Sunday, December 31, 1899
Louisville’s Oldest Citizen
Louisville’s oldest citizen of prominence is, without doubt, the notable figure, Col. Cuthbert Bullitt. Col. Bullitt was born January 12, 1810, in the city of Louisville. His birthplace was a substantial house which then stood on the corner of Fifth and Main Streets in the city which was then a small village. Col. Cuthbert Bullitt’s father was also named Cuthbert Bullitt, and another brother, William, lived on the corner of Bullitt and Main Streets. Col. Bullitt was one of eight children and the youngest of four sons.
He was educated at St. Joseph’s College, Bardstown, and in his young manhood went to New Orleans, where he remained until 1870. In that city he married a daughter of Col. Maunsel White, a prominent man of Louisiana, a merchant and sugar planter. Col. Cuthbert Bullitt was for a number of years a member of the great firm of Maunsel White & Co., extensive dealers in cotton and sugar. He was formerly an old-line Whig, and as a sequence became a very prominent Union man. He was always individual, always courageous, and, after Louisiana seceded from the Union, he placed in front of his house a motto which could be seen at the City Hall of New Orleans and all over Lafayette Square. It was as tall as a man and it read: ‘Kentucky: United we stand, divided we fall.’ For his too ardent expressions of opinion he was advised by his many friends to leave the state, and soon after acted upon their advice. After the capture of New Orleans by the Federal troops, and before the Mississippi was opened, President Lincoln sent Col. Bullitt to that city by sea, and afterward made him Collector of the port. In 1870 her returned to Louisville, where he was always well known and since he has resided here. During the winter months he goes to New Orleans. He has ever been a great social favorite, a typical club man, an authority on questions of etiquette and good living, and he has ever been popular. He is a successful write of newspaper articles and within the past few years his series of articles, ‘Tales of Two Cities,’ in the Courier Journal, have attracted not a little attention. Well versed in the news and social gossip of New Orleans and Louisville, he interested many people. Col. Bullitt’s handwriting, memory, carriage, appearance and conversation are marvelous for a man of his age. He is handsome, erect and dignified, and travels about alone. Recent letters from New Orleans to friends in Louisville describe, in a graphic manner, his present life as full of winter gayeties, the opera, parties, balls, etc., particularly a ‘mystery party’ where the ladies go masked and the gentlemen unmasked. It is safe to say that Col. Bullitt has kept up the social whirl longer than any other man in the country, for he will be ninety years old next month, and is as great a society man as he was seventy years ago. Louisville citizens of note quote him and tell of him in other cities as the most wonderful example of the ‘old citizen’ that any city in the country can produce.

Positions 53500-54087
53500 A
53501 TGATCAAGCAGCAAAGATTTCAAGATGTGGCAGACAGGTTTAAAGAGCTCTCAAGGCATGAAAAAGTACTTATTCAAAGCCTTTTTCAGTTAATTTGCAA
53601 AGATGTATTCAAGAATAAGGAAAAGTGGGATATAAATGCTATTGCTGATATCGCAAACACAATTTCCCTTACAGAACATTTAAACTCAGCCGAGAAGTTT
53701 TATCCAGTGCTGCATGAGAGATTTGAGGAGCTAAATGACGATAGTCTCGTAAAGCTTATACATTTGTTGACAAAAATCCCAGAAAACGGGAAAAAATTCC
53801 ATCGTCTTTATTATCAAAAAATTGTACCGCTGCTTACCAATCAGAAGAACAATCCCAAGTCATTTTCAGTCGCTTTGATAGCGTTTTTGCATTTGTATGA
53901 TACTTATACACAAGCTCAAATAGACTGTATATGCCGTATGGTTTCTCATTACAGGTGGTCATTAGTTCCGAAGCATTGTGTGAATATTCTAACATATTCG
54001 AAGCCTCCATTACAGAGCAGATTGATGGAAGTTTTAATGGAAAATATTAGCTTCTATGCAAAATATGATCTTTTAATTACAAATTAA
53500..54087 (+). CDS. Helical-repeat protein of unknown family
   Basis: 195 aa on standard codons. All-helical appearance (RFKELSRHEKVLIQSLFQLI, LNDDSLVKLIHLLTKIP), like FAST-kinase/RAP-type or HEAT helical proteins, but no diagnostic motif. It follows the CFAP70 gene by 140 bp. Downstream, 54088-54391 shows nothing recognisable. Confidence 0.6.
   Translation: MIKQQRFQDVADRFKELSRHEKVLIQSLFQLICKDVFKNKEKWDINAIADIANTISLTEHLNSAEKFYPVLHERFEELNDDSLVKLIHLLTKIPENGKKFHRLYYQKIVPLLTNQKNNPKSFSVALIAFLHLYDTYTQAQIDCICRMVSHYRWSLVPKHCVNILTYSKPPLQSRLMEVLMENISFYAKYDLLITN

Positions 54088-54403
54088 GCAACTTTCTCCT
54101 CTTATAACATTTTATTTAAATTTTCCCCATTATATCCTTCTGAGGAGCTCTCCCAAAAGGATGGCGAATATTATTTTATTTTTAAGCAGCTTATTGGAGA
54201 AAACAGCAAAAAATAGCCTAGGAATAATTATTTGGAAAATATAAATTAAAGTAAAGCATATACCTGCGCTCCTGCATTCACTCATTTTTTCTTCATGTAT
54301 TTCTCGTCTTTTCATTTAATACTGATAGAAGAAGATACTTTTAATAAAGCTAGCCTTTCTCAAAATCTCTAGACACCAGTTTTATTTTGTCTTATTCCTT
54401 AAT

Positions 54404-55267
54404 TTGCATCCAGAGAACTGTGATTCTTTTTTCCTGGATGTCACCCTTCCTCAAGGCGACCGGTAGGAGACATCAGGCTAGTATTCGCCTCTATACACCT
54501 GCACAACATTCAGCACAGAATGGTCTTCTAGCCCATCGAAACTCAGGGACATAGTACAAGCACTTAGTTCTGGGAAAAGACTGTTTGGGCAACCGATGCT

The Courier-Journal, Louisville, Jefferson County, Kentucky
Sunday, August 5, 1906
After an eventful life of almost ninety-seven years, Col Cuthbert Bullitt, the oldest native -born resident of Louisville, died at 7:15 o’clock yesterday morning in his apartments at St. Joseph’s Infirmary.
During his stay in New Orleans, Col. Bullitt became enamored of a beautiful girl, Miss Eliza White, the daughter of Col. Maunsel White, a distinguished and wealthy merchant of New Orleans. Col Bullitt, in an interview given out by him several years before his death, said that Miss White inspired the one perfect love in his long life. They were married in the early thirties, and as a result of the union five children were born. All of these children have died, one son living until he was eighteen years old.
During the Revolution, General William Bullitt, Col. Bullitt’s grandfather, was on the staff of Gen. LaFayette. It was this General William Bullitt who was the founder of the family in Kentucky. He built a house near the river at a point near which the pumping station of the Louisville waterworks now stands.
Although the brothers and immediate relatives of Col. Bullitt have preceded him to the grave, he is survived by many nephews, nieces and cousins.